HomeEnvironment & Climate NewsUproar Cancels Pennsylvania Injection Well; Locals Are not 'Easy Pickings'
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Uproar Cancels Pennsylvania Injection Well; Locals Are not ‘Easy Pickings’

(The Center Square) – A proposed injection well for fracking wastewater in Fayette County is no more, as the company withdrew its permit application after community opposition rallied against the project.

Locals united against the injection well when word of it spread in July and prepared for an expensive fight.

On Aug. 3, G2 STEM withdrew its application in a letter to the Environmental Protection Agency, citing “the number of legitimate concerns and the challenges to overcome” them.

“The application was withdrawn due to challenges brought forth by our team of engineers and geologists,” G2 Development Partners Manager Andrea Ballantine said in a text.

The permit would authorize the injection well to take up to 77,500 barrels of wastewater every month for 10 years, stirring opposition from local residents and politicians alike, as The Center Square previously reported.

Rep. Charity Grimm Krupa, R-McClellandtown, did not respond to a request for comment, but previously said the well could burden “one of the poorest regions in Pennsylvania” with clean-up costs if anything went wrong at the Nicholson Township site.

Rather than engineering-related concerns, though, locals believe that their opposition drove the company to cancel the project.

“We wanted to send the clear message that if G2 was going to operate in Fayette County, it was going to be very expensive for them,” said Geno Gallo, an organizer with Fight for Fayette.

Demonstrating opposition against federal agencies, too, helped.

“The key to being successful here was putting pressure on the EPA,” Gallo said. “We were going to bring national attention to it, no matter what we had to do … they were aware we weren’t going be easy pickings.”

G2 STEM wasn’t the only group that drew the ire of residents. Gallo also criticized the EPA’s process for alerting the public about permits.

“There was a breakdown between the EPA and the local government,” he said. “They need to notify all the local environmental groups … it’s not as transparent as it should be.”

G2 STEM will still have a presence in the commonwealth; in June, the EPA issued a permit for an injection well in Jefferson County’s Young Township. Though Pennsylvania has relatively few injection wells, it’s rare for a township to prevent one. In Indiana County, Grant Township had a decade-long fight to stop an injection well and changed their system of government to block it.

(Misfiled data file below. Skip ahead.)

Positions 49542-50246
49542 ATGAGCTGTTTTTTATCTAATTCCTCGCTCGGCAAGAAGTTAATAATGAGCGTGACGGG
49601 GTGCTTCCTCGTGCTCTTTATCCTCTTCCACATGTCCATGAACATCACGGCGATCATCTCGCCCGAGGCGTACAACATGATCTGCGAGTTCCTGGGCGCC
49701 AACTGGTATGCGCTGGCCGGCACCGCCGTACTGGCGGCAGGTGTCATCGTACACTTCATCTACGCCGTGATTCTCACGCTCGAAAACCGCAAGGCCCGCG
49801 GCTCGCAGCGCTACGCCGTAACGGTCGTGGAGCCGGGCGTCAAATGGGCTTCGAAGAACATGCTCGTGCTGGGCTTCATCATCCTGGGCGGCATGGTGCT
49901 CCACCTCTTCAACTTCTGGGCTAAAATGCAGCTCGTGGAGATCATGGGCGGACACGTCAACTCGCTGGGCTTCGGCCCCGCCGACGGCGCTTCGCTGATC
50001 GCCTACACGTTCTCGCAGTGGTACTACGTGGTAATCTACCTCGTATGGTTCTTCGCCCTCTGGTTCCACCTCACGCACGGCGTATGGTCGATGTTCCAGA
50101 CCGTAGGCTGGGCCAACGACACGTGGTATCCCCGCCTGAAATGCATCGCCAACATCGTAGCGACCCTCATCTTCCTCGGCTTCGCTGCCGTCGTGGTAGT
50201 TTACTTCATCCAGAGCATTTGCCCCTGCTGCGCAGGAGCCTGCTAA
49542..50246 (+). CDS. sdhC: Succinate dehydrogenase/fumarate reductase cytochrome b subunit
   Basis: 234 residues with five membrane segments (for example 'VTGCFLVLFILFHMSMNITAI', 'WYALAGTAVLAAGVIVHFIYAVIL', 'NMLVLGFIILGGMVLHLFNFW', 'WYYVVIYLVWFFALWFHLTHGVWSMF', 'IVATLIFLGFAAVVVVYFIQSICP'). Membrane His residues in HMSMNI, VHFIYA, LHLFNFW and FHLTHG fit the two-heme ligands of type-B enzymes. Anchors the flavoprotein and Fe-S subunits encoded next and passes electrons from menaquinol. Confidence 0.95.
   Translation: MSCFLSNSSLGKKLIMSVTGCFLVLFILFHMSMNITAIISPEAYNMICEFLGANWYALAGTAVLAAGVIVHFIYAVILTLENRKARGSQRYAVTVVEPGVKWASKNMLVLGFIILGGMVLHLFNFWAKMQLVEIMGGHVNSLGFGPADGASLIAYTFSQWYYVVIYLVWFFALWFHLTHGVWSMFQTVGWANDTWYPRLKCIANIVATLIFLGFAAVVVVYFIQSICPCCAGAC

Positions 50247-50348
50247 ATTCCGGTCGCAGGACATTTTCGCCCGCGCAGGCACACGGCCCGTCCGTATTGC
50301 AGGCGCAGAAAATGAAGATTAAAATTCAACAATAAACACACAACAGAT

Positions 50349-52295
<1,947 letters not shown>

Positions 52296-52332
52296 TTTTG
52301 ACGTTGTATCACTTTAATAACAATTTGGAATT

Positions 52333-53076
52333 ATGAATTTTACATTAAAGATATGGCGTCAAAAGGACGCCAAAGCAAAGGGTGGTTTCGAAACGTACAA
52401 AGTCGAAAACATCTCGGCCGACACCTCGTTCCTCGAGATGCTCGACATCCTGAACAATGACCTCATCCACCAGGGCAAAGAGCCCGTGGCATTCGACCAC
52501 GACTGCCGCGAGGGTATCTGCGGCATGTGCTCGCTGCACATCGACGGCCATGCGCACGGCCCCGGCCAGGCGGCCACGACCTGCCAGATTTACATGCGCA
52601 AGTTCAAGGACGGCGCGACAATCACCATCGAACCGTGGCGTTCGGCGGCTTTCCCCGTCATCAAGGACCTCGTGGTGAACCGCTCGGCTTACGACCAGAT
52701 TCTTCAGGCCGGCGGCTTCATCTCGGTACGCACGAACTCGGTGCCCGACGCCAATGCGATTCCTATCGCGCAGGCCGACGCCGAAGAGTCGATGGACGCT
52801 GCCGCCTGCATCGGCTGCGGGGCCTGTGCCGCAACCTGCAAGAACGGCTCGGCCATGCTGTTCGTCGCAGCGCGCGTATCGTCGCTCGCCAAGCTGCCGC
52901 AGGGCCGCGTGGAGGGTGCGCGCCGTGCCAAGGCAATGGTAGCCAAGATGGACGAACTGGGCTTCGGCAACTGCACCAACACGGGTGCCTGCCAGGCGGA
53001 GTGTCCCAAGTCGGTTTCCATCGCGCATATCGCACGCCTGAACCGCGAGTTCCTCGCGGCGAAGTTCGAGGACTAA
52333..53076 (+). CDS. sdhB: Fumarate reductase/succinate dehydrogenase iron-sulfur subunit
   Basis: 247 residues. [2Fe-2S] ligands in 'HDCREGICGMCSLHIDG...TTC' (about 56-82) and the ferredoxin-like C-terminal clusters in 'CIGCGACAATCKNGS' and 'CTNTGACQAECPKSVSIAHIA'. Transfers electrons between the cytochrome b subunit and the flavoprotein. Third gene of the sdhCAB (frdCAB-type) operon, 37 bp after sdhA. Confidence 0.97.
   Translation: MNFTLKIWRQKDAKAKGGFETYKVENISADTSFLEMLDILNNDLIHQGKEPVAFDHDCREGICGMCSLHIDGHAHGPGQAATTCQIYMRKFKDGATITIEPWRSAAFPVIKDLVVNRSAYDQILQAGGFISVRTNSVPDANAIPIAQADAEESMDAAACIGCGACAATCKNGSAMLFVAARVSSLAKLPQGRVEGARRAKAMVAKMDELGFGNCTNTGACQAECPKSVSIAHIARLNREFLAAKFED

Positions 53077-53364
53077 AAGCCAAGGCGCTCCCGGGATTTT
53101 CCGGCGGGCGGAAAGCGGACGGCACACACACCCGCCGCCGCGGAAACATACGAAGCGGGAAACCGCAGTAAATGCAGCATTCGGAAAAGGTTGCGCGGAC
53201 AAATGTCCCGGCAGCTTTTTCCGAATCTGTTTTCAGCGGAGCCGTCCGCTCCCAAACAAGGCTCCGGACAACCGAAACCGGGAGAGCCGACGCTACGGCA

Gallo said the area’s history with coal and coke operations fueled opposition.

“It’s more than just not in our backyard – we just can’t take anymore,” Gallo said. “The coal and coke industry, historically, they’ve left a horrible environmental legacy … they’ve never cleaned that waste up – and the taxpayers are cleaning that waste up.”

Fayette County has significant natural gas production, too.

It received almost $3 million in impact fee revenues this year alone, of which Nicholson Township received $30,000, according to the Public Utility Commission. Since the impact fee took effect, the township has received $570,000. Most of those funds, according to the county’s latest report from 2018, goes to support emergency preparedness and public safety.

For other places that want to stop an injection well, Gallo suggested a big push.

“No one wants one of these things next to them,” Gallo said. “These communities, they got to come out hard and fast against these things.”

In an email to The Center Square, the EPA wrote, “The EPA received 157 written comments during the public comment period. About a third of the comments, 52, asked for a hearing on the injection well, and the federal agency received another 43 calls and emails opposing the injection well.”

Anthony Hennen is a staff reporter for The Center Square.

Originally published by The Center Square. Republished with permission.

For more on fracking, click here.

For more on Pennsylvania energy policies, click here.


Anthony Hennen
Anthony Hennen
Anthony Hennen is a staff reporter for The Center Square.


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